UB ReUSE fall sale: deals, sustainability and oh my gosh look at this skirt!

BY DAVID J. HILL  republished from UBNow

Release date: August 30, 2019

“It’s a great program that saves students and their families money, and helps us be better stewards of the environment by diverting waste.”
Erin Moscati, Sustainability Education Manager
UB Sustainability

Sifting through the clothing rack, Rosie Mollica spotted a garment that caught her eye. “Look at this skirt!” she blurted out, showing it to her father, Peter.

Rosie is a UB freshman from Long Island and Aug. 22 was move-in day for her and thousands of other new UB students.

But the Mollicas weren’t clothes shopping at Target or Walmart. They were perusing the wares under a giant tent on the Ellicott Complex lawn on the North Campus, where the UB ReUSE fall sale was set up during Welcome Weekend.

This was the fourth year for the event, which has grown larger each year, according to UB Sustainability’s Erin Moscati, who helps coordinate the student-driven event.

“We are incredibly encouraged by the amount of interest and impact our students have through this initiative, and it is only getting stronger every year,” Moscati said. “It’s a great program that saves students and their families money, and helps us be better stewards of the environment by diverting waste.”

While UB Sustainability assists with program oversight, the fall sale — and the massive collection effort that takes place when students move out of residence halls at the end of the spring semester — are led entirely by UB students.

And the sale is held for the benefit of fellow students like Eve Brunswick, who found a few deals. “I bought a drawer and some really fancy boots — $7,” Brunswick said, shrugging her shoulders. “I wish that I had not bought stuff at home and bought it here instead.”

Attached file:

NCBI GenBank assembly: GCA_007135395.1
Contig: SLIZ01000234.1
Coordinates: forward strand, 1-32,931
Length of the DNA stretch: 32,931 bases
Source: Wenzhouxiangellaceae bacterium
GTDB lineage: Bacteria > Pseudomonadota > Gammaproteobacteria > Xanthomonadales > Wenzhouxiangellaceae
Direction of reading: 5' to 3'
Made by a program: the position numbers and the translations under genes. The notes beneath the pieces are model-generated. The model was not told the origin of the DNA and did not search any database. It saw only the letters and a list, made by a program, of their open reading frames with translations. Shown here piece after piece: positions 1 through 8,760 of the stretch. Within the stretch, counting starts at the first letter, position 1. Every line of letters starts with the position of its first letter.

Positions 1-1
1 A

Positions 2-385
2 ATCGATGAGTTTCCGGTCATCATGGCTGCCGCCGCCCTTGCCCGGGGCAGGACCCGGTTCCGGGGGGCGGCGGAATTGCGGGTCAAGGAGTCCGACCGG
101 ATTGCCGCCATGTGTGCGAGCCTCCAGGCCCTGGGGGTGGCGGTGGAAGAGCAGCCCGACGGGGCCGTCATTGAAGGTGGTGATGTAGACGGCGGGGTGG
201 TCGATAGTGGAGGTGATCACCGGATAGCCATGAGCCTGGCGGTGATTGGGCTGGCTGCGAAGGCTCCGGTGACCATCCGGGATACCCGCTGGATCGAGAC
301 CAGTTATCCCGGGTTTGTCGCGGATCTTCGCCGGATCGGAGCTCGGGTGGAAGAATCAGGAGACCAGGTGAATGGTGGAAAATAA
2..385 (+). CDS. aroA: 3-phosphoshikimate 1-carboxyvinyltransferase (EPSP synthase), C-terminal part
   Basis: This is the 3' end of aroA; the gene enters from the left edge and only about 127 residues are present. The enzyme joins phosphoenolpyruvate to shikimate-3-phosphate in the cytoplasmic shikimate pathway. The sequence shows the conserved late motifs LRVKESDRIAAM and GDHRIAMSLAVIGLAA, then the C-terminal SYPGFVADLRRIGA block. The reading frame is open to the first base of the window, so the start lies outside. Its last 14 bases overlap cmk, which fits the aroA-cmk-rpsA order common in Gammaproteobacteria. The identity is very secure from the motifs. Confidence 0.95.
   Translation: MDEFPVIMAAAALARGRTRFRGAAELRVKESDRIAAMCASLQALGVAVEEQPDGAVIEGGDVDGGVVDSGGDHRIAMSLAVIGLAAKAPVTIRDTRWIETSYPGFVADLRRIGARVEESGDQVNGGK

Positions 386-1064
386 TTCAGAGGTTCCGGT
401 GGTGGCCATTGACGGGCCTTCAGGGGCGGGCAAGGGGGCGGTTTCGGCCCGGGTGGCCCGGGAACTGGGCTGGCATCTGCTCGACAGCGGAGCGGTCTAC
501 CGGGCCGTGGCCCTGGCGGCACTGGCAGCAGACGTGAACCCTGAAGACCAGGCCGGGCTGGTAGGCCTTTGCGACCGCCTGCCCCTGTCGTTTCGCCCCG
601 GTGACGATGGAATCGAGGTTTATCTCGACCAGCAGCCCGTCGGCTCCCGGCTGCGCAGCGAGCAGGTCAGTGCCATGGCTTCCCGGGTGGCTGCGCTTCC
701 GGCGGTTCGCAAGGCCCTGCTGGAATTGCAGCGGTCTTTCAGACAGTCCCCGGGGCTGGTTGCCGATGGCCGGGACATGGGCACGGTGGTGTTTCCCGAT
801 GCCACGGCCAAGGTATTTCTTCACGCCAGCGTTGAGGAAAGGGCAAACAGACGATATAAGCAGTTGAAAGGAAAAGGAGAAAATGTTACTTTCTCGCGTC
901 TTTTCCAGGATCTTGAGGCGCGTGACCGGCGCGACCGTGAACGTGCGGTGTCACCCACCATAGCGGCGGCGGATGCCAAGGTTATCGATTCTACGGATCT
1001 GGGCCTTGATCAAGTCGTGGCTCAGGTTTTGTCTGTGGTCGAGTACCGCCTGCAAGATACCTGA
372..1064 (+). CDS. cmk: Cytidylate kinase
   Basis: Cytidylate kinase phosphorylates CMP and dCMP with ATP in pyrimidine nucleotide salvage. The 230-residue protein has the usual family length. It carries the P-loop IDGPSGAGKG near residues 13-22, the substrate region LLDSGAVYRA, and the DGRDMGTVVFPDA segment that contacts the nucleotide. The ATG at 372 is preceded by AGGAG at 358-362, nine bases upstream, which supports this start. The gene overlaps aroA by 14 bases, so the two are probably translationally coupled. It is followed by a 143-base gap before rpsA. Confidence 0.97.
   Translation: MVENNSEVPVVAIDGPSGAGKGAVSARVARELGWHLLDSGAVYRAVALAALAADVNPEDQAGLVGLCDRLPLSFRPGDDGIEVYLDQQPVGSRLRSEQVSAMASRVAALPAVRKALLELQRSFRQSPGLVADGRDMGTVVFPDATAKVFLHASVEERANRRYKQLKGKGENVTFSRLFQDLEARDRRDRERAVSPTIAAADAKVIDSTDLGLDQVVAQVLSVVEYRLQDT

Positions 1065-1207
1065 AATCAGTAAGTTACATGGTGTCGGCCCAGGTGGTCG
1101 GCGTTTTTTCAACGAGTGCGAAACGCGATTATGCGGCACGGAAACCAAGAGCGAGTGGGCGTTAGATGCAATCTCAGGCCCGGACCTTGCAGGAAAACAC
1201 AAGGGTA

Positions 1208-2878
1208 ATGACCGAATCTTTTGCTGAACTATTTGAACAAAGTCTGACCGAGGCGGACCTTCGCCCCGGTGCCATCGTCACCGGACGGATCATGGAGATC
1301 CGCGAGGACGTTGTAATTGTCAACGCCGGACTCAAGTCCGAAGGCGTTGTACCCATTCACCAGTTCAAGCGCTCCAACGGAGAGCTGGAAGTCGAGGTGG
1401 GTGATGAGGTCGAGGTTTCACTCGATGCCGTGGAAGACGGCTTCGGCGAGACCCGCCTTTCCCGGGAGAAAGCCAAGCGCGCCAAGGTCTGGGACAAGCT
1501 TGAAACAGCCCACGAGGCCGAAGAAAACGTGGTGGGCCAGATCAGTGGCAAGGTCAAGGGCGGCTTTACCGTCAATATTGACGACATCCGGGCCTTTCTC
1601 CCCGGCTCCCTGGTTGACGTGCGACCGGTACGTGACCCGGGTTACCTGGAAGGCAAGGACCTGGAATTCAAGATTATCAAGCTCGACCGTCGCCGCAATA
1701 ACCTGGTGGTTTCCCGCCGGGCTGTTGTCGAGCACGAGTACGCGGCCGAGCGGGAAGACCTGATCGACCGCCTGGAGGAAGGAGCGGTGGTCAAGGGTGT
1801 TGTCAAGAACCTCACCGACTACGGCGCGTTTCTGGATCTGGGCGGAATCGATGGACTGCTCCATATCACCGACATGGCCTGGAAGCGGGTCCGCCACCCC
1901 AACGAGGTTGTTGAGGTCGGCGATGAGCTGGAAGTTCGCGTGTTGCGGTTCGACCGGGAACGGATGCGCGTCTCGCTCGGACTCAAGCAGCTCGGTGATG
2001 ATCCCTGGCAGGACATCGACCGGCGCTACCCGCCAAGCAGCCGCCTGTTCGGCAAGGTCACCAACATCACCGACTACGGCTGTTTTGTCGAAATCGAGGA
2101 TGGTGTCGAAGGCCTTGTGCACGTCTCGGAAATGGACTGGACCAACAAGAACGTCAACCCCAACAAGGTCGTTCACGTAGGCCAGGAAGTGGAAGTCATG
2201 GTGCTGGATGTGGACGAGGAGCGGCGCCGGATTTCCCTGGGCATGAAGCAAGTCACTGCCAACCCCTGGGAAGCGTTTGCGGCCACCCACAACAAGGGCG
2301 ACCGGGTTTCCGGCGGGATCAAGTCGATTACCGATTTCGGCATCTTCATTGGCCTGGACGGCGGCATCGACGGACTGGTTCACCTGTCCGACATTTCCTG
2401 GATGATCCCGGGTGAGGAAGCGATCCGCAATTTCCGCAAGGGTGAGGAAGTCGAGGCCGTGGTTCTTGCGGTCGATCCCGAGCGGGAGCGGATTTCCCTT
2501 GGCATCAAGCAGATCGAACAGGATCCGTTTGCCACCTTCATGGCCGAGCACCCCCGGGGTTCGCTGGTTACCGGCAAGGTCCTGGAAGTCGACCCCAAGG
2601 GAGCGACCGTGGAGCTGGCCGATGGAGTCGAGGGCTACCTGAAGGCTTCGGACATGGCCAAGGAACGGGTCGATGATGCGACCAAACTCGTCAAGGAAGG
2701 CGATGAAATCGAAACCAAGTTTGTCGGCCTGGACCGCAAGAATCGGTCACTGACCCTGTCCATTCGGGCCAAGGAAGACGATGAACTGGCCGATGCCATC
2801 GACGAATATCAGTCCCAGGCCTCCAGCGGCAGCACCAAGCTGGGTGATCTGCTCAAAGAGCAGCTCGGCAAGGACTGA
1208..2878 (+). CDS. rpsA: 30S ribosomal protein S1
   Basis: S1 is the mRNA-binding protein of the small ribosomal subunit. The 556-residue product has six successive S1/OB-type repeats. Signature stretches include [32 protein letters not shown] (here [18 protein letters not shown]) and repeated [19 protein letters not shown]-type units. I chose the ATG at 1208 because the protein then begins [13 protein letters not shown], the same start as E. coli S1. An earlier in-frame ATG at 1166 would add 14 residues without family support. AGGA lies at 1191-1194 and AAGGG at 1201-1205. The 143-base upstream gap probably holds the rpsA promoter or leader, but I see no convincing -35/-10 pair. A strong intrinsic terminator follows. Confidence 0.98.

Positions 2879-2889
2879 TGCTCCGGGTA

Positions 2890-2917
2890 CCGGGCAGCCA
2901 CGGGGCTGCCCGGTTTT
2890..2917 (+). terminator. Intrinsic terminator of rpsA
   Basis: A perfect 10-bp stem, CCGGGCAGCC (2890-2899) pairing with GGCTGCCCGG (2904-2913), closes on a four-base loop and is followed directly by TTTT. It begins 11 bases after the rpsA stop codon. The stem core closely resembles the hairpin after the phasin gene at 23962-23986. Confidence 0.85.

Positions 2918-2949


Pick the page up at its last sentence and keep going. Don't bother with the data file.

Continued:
The spring move-out collection yields tons of donated clothing items, along with mini refrigerators and other small dorm room appliances, holiday decorations, kitchenware, rugs, comforters and furniture. There was even a fencing suit available for sale.

“I came down here earlier and I found my textbooks for really cheap. I was pretty ecstatic about it,” said Brigid Hickey, a freshman from Plattekill, N.Y.

Over the summer, student volunteers wash the clothing and other items, and test and refurbish any electronics or appliances that have been donated. It’s all categorized, organized and stored in trailers until it’s time for the big sale, which takes place the first few days of Welcome Weekend.

In the days leading up to the sale, volunteers arrange everything neatly on tables under the tent.

“We make everything look appealing. It’s easy to navigate through, so people could just come here and buy stuff that’s so much cheaper than how much it usually costs,” said senior environmental engineering major Lesly Villanueva, one of the UB ReUSE student managers.

Plus, she said, “At this time of year, Target and Walmart are so crowded.”

The Mollicas could attest to that. “Yesterday we went to Walmart and we tried to get everything but we all just got so tired because it was so crowded and just a lot going on so we left. And we were like, ‘oh we’ll do it today,’ but now it’s all here so we don’t have to go do it,” Rosie said.

At the sale, Rosie snagged a mini refrigerator, a mirror, a lamp, a pair of pants and a $4 winter coat.

UB ReUSE offers students moving into the dorms both convenience and savings. But there’s a much bigger objective to the program, says Mike McDonald, a senior supply chain and operations major and student manager.

“It’s a waste-diversion program,” McDonald said. “The clothes hangers, for example, people love them because now they don’t have to go out and buy some, but they’re also being reused. They’re plastic. A lot of clothing will end up being donated at the end. Same with the electronics. We’ll do our best to recycle those.”

Business was brisk on Thursday morning. “We made almost $1,000 within the first hour,” McDonald said. “Stuff’s moving. That was exciting to see. We have a lot of people coming through saying, ‘Oh, this saved me a trip to Walmart.’”

“It’s fantastic,” Peter Mollica said. “I came down here for one thing and I have about five or six, and we’re still shopping.”

As Rosie excitedly inspected the skirt, adorned with silver stars, her dad replied, “All right, take it easy now,” his arms already full of items.

global goals.

Sustainable Development Goals:

10. Reduced Inequalities: Reduce inequality within and among countries

11. Sustainable Communities: Make cities and human settlements inclusive, safe, resilient and sustainable

13. Climate action: Taking steps to combat climate change and its impacts